One week left to enroll in Covered California

A lot of the last minute enrollment activity is centered in community health clinics, which offer low-cost care to people who, until now, couldn't afford the cost of health insurance.
“We are seeing about 10 to 13 patients a day with each of our counselors,” said enrollment counselor Elizabeth Leal.
Leal is busier than ever; she is one of 16 counselors at the Vista Community Clinic who is putting in extra hours.
“We show (the clients) exactly what they would be paying, and what the subsidy would be for them.”
She's getting patients qualified and enrolled in the state's new health insurance marketplace, known as Covered California.
“I feel a personal satisfaction when they get enrolled, and they're going to be continuing their healthcare. They're going to be healthy, they're family will be protected and covered.”
With just one final week before the deadline to sign up, community clinics around the state expect a flood of last-minute applications. The Vista Community Clinic is one of the bigger healthcare systems in San Diego County, with five separate locations. About half of the patients that come through this system are uninsured.
For those with little or no health insurance, San Diego's network of community clinics has always offered a safety net.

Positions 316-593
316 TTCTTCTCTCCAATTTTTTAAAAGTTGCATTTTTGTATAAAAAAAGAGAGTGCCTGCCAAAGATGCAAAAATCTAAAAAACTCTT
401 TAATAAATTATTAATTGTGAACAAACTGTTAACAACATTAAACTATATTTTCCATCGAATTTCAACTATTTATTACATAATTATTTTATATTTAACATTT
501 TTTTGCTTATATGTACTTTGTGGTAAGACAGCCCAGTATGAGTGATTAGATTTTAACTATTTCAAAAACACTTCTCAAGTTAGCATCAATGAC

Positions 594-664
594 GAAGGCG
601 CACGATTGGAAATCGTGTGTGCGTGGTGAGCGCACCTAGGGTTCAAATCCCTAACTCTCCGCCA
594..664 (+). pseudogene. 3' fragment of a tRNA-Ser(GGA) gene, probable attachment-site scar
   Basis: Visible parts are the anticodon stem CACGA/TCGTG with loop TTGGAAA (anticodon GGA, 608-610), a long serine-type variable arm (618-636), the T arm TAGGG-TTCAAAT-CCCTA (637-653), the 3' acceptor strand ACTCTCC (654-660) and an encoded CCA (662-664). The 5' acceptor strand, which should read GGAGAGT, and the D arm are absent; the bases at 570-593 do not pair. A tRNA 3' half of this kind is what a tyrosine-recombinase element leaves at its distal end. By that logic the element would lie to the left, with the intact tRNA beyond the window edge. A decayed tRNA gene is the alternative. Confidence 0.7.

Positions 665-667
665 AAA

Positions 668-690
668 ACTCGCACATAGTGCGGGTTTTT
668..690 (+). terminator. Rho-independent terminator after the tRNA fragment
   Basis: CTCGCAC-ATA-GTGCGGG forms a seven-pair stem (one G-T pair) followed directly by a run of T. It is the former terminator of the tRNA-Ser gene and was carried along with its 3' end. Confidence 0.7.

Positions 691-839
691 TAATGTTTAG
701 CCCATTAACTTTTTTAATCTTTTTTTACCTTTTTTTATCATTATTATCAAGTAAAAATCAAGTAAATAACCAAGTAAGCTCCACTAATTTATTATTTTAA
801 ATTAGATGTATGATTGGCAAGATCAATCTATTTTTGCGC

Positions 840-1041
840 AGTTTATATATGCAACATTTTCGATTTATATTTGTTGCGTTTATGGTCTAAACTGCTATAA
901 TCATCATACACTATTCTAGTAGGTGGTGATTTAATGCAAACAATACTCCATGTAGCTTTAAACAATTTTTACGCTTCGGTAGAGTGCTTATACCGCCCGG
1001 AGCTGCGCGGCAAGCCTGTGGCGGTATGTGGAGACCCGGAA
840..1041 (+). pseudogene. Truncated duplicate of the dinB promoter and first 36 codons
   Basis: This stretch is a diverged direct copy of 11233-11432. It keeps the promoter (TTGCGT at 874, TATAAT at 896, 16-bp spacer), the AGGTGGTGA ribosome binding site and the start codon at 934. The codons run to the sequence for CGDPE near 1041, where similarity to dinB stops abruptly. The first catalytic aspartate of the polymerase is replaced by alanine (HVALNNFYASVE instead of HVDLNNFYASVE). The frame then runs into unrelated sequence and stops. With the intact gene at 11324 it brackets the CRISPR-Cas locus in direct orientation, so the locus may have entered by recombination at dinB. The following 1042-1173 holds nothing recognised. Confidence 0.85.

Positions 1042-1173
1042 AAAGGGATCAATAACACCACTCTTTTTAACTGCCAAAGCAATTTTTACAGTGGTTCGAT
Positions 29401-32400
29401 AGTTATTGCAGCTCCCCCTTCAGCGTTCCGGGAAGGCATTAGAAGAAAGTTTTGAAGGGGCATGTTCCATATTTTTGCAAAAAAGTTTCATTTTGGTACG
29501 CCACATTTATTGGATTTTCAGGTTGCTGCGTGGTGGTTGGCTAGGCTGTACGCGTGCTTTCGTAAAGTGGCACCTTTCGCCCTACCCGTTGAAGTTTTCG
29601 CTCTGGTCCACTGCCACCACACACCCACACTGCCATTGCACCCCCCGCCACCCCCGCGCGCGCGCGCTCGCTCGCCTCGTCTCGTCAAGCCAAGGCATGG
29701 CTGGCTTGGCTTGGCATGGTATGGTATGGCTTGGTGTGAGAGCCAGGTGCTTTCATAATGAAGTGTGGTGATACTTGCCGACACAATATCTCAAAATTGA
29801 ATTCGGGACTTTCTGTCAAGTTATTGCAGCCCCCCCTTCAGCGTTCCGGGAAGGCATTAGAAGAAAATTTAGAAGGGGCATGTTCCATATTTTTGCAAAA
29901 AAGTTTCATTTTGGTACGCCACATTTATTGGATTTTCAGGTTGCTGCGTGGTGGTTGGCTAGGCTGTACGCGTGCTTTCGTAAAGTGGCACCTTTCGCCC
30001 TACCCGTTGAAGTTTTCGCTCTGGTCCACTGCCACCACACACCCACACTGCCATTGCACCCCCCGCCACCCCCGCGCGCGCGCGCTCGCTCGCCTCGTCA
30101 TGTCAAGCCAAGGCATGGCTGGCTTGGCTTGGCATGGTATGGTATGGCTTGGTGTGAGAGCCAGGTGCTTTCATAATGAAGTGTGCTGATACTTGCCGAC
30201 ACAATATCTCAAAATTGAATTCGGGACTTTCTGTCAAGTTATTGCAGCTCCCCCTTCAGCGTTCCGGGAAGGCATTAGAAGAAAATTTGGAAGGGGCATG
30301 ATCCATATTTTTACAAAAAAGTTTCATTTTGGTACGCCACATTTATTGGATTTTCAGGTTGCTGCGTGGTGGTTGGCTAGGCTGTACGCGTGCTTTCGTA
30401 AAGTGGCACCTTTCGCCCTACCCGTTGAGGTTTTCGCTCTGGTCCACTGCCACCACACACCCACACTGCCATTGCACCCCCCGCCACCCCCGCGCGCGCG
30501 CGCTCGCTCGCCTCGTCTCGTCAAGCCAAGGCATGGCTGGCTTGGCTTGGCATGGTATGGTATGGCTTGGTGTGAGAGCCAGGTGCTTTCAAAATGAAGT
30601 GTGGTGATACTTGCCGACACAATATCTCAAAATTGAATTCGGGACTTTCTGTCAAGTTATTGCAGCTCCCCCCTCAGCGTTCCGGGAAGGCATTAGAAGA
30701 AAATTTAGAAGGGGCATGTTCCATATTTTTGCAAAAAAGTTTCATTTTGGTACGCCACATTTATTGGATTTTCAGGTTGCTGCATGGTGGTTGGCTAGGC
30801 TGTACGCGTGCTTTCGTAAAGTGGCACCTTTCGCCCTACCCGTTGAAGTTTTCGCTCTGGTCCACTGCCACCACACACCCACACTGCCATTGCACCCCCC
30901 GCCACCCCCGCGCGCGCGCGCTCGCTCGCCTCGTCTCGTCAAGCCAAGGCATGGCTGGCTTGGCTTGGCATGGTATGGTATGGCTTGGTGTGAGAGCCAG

“I do you think it's a good deal for more people to have health insurance,” said Nannette Stamm, clinic administrator.
Stamm says a broader base of insured could mean more financial stability for community clinics.
“If we have a larger base of our patients that have health insurance, then we're able to serve even more of those that, for whatever reason, didn't get in on the insurance or didn't qualify for any of them.”
The state officials running the exchange say enrollments are surpassing expectations. In San Diego County, more than 76,000 people signed up in the five month period ended in February – exceeding projections by 179%. In L.A. County, 241,000 people enrolled – 136% over the number projected. And in Orange County, enrollments are almost double the number which were anticipated.
“As of January 1st, we start with the senior patients,” said Gary Rotto with the Council of Community Clinics, as his members are gearing up for the new enrollments by hiring new staff.
“To be getting ready for that, I've been hiring a number of new people, from whether it's a physician to the back office. To be able to help with all kinds of different aspects with clinic work.”
Insurance broker Craig Gussin hasn't been afraid to voice his concerns about Covered California.
“For the new people,” said Gussin, “the hardest part is how do we fit it so that they can get a plan that they can afford.”
He cautions that the rates of Covered California this year may not be the same in 2015.
“We don't know how many claims are going to be out there. And if claims go up a lot, then they're going to have to raise rates.”
Under the Affordable Care Act, there is now penalty for those who don't obtain health insurance. It's $95 or 1% of your gross income – whichever is greater. If you don't meet the Obamacare deadline, you will have to wait until this October to enroll for 2015.


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